Anna Webb – Broadcaster, Author, has studied natural nutrition and therapies with the College of Integrated Veterinary Therapies (CIVT). She lives in London and is owned by Prudence a Miniature Bull Terrier and Mr Binks, a re-homed English Toy Terrier. www.annawebb.co.uk
As we acclimatise to a new normal, ‘Lockdown’ puppies and their parents are chomping at the bit to experience the outside world’s sights, sounds and smells.
The ‘Eat Out To Help Out’ scheme with up to 50% off your meal is a ticket to get out, support your local dog friendly eateries and socialise your pup.
It’s morally mandatory to train your puppy the ground rules for model ‘doggy dining’ and pub culture etiquette.
Socialisation is essential to a puppy’s life skills. But just as important is setting the ground rules that can be adapted to different situations.
When you turn your dog’s world into a game, based on rules and teamwork you’ve hit the jackpot.
Games can be everything from travelling in the car, on a bus, train or tube. Walking in the park or joining you in the pub, visiting friends – the sky is the limit!
The unspoken rule in situations where food is being served, your pup must fly the ‘good’ dog flag as not everyone around you is dog friendly. There’s two key behaviours to train: the ‘settle’ and ‘meet and greets’.
Creating the game that’s settle ‘on the mat’ / blanket or lightweight bed until you’re advised otherwise is key to doggy pub culture etiquette. It’s also useful for budding ‘office’ dogs and for those who’ll be working from home.
Only ever reward when your pup is ‘on the mat’. Encourage him onto ‘the mat’ with a treat to go down. Praise this calmly and reward in position on the mat. Repeat. Repeat.
Gradually move a step away, asking him back into position every time he moves. Build so you can leave the room, return and he’s on the mat!
‘On the Mat’ needs a release command – like all done – so your pup knows when to get off ‘the mat’.Never feed your pup from the table as that won’t help as puppy will expect titbits and likely cause a scene when he doesn’t get what he wants.
The other unspoken rule is for your pup to practice polite ‘meet and greets’ with new people (and dogs!).
It’s such a bad look when your pup has imprinted muddy paws on a clean pair of white pressed jeans.
Simply ignore any ‘jumping up’ everywhere and use a long line indoors to pre-empt any over excitable behaviour with visitors in line with social distancing rules.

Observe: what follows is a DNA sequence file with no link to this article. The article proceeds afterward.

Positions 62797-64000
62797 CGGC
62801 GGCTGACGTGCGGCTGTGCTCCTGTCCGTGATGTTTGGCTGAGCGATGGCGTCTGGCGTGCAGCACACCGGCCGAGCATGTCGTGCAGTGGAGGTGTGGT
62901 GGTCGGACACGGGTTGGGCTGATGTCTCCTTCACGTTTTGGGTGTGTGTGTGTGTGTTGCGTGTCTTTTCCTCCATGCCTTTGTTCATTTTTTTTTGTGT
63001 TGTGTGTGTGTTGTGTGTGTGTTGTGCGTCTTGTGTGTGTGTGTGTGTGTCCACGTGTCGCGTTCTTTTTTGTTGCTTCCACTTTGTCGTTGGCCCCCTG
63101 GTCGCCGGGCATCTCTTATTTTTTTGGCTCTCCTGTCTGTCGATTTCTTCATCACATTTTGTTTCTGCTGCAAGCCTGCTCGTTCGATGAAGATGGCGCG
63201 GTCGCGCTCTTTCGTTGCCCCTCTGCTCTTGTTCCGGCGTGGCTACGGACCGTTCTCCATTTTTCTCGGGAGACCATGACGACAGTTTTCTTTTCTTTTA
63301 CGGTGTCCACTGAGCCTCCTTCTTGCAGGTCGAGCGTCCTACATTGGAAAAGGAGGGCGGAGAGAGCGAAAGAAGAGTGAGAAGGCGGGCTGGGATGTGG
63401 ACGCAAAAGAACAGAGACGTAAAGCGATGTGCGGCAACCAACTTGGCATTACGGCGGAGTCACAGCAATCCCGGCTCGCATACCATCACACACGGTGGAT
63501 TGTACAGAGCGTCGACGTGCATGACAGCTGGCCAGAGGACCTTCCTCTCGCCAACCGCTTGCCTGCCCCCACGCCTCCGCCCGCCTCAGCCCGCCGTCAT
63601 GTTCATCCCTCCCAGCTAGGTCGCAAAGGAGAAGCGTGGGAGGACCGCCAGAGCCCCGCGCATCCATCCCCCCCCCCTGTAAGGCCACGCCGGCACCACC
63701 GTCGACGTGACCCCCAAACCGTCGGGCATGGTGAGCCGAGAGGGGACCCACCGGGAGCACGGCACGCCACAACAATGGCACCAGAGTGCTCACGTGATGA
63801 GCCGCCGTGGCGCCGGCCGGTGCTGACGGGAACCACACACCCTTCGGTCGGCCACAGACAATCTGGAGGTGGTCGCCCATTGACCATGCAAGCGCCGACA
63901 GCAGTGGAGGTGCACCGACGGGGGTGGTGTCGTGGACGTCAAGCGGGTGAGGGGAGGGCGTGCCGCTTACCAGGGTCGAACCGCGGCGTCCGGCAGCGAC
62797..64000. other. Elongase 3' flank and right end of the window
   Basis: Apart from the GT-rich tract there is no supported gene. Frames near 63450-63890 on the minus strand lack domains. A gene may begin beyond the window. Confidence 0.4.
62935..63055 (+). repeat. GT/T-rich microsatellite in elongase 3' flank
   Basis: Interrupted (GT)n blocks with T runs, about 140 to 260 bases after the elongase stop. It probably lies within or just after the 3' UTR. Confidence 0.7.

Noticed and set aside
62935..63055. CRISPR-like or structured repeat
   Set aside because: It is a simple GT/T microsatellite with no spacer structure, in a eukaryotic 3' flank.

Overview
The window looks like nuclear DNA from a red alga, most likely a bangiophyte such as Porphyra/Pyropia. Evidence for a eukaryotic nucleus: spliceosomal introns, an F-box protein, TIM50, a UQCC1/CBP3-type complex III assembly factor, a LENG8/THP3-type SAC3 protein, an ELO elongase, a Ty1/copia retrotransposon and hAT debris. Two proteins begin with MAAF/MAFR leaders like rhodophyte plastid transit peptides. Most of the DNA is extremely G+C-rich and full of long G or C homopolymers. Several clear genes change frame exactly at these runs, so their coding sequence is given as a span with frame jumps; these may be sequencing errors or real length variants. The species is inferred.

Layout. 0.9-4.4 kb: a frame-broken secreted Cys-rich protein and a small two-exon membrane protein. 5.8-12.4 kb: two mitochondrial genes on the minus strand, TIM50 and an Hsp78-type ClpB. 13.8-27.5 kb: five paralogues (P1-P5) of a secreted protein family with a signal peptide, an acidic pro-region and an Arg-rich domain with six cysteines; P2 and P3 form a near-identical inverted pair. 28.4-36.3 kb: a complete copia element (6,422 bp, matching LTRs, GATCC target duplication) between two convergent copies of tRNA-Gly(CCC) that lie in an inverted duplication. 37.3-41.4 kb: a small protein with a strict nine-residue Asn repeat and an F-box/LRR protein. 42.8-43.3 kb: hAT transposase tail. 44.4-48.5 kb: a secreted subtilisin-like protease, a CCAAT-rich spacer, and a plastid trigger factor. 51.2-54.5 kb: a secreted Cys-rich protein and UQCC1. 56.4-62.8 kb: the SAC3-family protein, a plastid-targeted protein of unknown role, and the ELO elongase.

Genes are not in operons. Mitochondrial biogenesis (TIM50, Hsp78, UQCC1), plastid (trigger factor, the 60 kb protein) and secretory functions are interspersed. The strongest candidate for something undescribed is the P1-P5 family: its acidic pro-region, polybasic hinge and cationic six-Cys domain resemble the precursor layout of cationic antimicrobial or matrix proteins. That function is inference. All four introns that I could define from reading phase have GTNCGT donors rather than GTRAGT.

Encourage four feet on the ground rewarding this with a great game of tug or extra tasty treat. Keeping four feet planted will become the default as it’s rewarded with play, food and positive attention.
Equally in the park a long line helps with training the recall in the park and keeping social distance, navigating picnics, people, joggers, cyclists, children.
Before Lockdown the RSPCA revealed over 30% dog owners didn’t walk their own dog! My hope is that through lockdown we’ve learnt to enjoy the most seminal part of dog ownership, and the gift of time with our four-legged best friends.
The more proactive time you invest into your puppy the better! You’ll get to know each other and build the teamwork that is instinctual in man’s best friend.
Mr. Binks, at The Spread Eagle, demonstrating what not to do when your friend has a cocktail!
Some of our favourite local eat out to help out, dog friendly venues:
Prudence & Mr Binks – The Parlour, Kensal Rise https://parlourkensal.com/ and The Spread Eagle, Hackney https://www.thespreadeaglelondon.co.uk/
Vinnie & Burly Bear – Browns, Butlers Wharf https://www.browns-restaurants.co.uk/restaurants/london/butlers-wharf, The Refinery, Bankside https://www.drakeandmorgan.co.uk/the-refinery-bankside/ and The Woolpack, Bermondsey Street https://www.woolpackbar.com/
Barry, Bibi & Digby – Dial Arch, Royal Arsenal https://www.dialarch.com/ and The Guardhouse, Royal Arsenal https://www.theguardhousewoolwich.co.uk/
We’d love to hear about your favourite ‘eat out to help out’ dog friendly venues, you can tell us all about them in the comments!